GameSpot: The big question is, aside from the new items and accessories, how much new gameplay content is there, and how much longer is it compared to the Xbox version? Where exactly does this new stuff enter the picture? Is it tacked onto the end, or is it integrated so that you can't access the new regions until you reach a certain point in the game?FTLC is slated for a PC release this fall. Feral announced last week it would be bringing FTLC to the Mac soon after as well. Stay tuned to IMG for any developments.
Dene Carter: It's probably accurate to say about a third of the new content is in terms of missions. These have been sprinkled both throughout the original story and integrated into an extended end-game section, rounding off the storyline in an appropriately heroic style.
GS: There are also a slew of new items, accessories, and monsters in the game. What's the rationale behind adding headgear such as hats? What are some of the cool new items and weapons?
DC: Ah, yes, hats. First of all, hats seemed strangely "Fabley" and were the perfect accompaniment to many of the new quests and challenges we've added to the game. We also found people to be ridiculously enthusiastic about them once they realized how much personality they added. Look at it this way: Darth Vader, defined by his hat. Indiana Jones, hat man. Leatherface, known for hat (well, face actually, but it's not so far off). See. It's obvious, really. People were defining their characters more by their haircuts and hats than any other modifiable feature, so we expanded upon it. For traditionalists who have not seen the light, we've also added a companion sword to the Sword of Aeons and new costumes, such as platinum armor.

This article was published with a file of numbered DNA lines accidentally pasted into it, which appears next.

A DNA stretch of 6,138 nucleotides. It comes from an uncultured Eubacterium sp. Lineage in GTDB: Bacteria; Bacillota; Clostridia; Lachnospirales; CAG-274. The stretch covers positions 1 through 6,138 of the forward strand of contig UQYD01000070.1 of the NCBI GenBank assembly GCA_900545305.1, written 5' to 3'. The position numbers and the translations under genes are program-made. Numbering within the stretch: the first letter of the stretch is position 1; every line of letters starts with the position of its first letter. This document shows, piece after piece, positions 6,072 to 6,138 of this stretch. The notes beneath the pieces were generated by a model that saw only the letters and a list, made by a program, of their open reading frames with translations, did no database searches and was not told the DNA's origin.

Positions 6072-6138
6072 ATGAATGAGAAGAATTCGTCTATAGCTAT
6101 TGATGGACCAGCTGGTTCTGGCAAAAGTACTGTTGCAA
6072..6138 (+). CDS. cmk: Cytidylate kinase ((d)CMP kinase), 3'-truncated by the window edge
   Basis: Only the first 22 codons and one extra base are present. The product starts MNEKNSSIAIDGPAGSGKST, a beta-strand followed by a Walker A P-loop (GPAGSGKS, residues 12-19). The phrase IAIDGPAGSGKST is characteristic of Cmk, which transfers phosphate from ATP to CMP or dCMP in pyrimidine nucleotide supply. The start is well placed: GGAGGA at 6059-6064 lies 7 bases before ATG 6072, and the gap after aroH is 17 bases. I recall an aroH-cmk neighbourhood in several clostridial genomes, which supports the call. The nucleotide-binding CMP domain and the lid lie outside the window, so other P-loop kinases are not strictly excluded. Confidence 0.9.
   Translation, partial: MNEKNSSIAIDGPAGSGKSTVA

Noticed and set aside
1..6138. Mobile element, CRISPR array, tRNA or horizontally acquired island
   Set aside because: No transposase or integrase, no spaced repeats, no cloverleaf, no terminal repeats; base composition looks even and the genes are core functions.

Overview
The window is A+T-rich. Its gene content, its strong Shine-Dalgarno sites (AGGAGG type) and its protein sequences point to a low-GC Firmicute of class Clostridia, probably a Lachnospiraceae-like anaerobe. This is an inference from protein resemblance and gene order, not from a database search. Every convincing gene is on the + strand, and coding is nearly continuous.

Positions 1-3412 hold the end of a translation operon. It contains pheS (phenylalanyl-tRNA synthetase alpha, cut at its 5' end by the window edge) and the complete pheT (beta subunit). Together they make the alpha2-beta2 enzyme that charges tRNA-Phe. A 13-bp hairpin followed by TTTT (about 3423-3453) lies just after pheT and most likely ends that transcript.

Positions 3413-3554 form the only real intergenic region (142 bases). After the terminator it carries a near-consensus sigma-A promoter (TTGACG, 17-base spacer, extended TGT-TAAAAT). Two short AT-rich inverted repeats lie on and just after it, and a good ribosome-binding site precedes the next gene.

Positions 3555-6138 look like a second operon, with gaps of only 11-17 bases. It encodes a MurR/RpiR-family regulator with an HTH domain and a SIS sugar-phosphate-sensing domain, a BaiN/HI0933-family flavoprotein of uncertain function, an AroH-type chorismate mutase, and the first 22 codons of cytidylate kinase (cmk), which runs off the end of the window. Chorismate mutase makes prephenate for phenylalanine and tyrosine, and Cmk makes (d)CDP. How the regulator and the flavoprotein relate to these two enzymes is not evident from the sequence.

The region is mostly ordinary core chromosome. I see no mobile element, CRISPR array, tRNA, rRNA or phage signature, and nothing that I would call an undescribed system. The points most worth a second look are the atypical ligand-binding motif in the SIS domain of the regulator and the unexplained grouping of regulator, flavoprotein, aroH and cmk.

GS: Were there any changes in gameplay that you made based on feedback from the Xbox version of the game? For instance, were any quests tweaked or made simpler, or did you decide to change the balance on certain weapons or items? Or is it pretty much a literal translation of the original game, along with new content?
DC: Some of the minigames were tweaked to work better with the mouse, and all of the new content has been balanced to be of the correct difficulty on a Windows [or Mac] platform. Apart from that, we didn't mess too much with the balance.
Some people argued that they wanted the game to be harder, but these were people who played the game, completed it, and wanted more. This is not a bad thing. We didn't think there was much to be gained from punishing players by upping the difficulty, forcing them to play sections of the game again and again. There are plenty of other games out there seemingly aimed at making players want to switch off, or turn the DVD into an ersatz beer mat. I'd hate a Fable beer mat. Grrr.
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